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PaganismZoroastrianism

Report on the SAIF AGM March 20th 2012

The meeting at The Friends’ Meeting house in Stratford began with the now customary time of shared silence.

Chair Christopher Lamb listed the names of six members who had sent their apologies.

Chair’s Report

Christopher then reviewed the progress of SAIF, now in its fifth year.

There has been ongoing development since the first exploratory meeting in October 2007.

During the past year highlights have been:

  • Excellent speaker Ray Gaston illustrating the concepts of five virtues found across the faiths – Humility, Commitment, Interconnectedness, Hospitality and Empathy
  • Bill Heilbronn condensing 3000 years of Jewish history. Bill’s return visit later this year will concern Jewish mysticism.
  • Mehru Fitter gave an excellent overview of the little known faith of Zoroastrianism.
  • Marianne Rohan’s session on Paganism included passionate embracement of the Feminine.
  • Visits on two occasions to the Hare Krishna temple in Coventry ensured that a number of our members were so engaged that there has been a request for a further presentation by the priest who was our guide.
  • The now annual debate explored the relationship between science and religion.
  • Thanks to the work of Mike and Kathy Eldridge, the website continues to develop and now includes the commissioned logo (above), the work of Jennie Boyle. Reports of all meetings are available on the website.
  • Current events such as the shootings in Toulouse, and the fraught situation in the Middle East, emphasise the importance of interfaith engagement.  That progress is being made is illustrated by the Egyptian government instituting a national day of mourning to mark the death of the Coptic patriarch, Pope Shenouda, despite the fact that only about 10% of the population are Christians.

Christopher reminded us that those who are dismissive of the impact of small interfaith happenings would do well to remember the likely impact of sharing a bedroom with a mosquito!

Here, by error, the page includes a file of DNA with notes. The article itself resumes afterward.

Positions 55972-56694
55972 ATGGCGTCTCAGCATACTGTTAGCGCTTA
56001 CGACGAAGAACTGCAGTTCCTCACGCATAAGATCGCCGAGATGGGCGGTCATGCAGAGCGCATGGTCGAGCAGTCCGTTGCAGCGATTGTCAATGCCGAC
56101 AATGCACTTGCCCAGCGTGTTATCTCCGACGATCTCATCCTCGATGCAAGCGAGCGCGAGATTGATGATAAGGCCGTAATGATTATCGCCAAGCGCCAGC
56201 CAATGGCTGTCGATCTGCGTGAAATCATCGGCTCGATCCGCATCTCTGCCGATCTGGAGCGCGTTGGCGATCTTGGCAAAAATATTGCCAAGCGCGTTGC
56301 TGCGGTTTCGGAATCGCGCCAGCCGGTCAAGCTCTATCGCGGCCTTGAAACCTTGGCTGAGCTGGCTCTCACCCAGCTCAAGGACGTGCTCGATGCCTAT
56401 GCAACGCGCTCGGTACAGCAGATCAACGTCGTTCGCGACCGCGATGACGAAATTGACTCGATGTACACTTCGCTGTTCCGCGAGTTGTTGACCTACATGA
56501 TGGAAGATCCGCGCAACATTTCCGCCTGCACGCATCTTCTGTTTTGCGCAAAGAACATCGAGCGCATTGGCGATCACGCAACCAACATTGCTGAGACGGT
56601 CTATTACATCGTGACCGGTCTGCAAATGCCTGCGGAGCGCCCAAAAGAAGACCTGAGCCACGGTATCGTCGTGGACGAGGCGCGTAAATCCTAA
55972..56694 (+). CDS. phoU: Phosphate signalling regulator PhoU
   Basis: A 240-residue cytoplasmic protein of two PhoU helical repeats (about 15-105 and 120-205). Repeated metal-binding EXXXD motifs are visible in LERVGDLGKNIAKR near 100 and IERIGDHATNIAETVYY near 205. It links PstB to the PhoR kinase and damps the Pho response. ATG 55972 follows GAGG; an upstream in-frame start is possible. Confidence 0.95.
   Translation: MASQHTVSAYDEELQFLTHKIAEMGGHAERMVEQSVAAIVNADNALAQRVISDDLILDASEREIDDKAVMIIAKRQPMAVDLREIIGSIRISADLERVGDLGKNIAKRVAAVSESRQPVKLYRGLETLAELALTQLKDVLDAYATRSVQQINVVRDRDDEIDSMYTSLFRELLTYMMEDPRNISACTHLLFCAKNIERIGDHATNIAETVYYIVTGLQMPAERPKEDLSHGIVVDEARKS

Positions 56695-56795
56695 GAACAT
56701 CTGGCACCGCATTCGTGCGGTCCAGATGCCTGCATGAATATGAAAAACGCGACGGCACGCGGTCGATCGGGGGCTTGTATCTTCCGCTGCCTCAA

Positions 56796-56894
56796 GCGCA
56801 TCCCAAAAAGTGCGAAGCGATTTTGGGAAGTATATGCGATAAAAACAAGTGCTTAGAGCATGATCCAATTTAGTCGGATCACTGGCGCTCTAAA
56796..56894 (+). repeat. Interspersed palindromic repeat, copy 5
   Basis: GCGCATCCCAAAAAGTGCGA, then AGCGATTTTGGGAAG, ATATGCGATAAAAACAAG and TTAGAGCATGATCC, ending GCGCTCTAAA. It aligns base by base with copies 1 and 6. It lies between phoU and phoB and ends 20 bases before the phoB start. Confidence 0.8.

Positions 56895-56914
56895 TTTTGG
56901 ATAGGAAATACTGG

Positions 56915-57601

Finance

Treaurer David Izen reported on the current financial situation, details of which are available on the website. The balance remains much as last year, around £255. Income mostly from subscriptions, during the year has been used for room rent, speakers’ expenses, the website and a deposit for the planned visit to Coventry Cathedral. This last amount will be reimbursed when charges are levied for the visit. There was no grant this year from the town charity. Subscriptions for the next financial year are now due: £10, or £5 concessions if needed.

Election of Officers. All existing officers are willing to continue, though there was an appeal for an additional committee member.  Kathy Eldridge proposed and Philip Morris seconded that all be re-elected.  There was a unanimous vote in favour.

Chair Christopher Lamb

Treasurer David Izen

Steering Committee

Sylvia Clarke, Mike Eldridge, Mark Humphries, Evelyn Ho, Kay Dyer.

AOB

Recommendation of the book Green Spirituality by Chris Philpot, dealing with ecology and faiths.

Speaker

The Speaker for the AGM was Dr Jason Hart who practises Nichiren Buddhism (Soka Gakkai International).

Jason described his journey of faith and the way that this had influenced his life and his work. He is now a lecturer in International Development at Bath University with an anthropologist background. His research explores the impact of events on children who live in war zones and relates it through analysis to the work of organisations such as Save the Children.  His research has been particularly in South East Asia, East Africa and the Middle East.

Jason, born into a Jewish family, began his working life as an actor in Nottingham, fulfilling a childhood dream.

As a child, despite his family not being observant Jews, he developed an interest in the synagogue, undertook the Bar Mitzvah commitment and felt a strong affinity with Israel when he visited at the age of fifteen.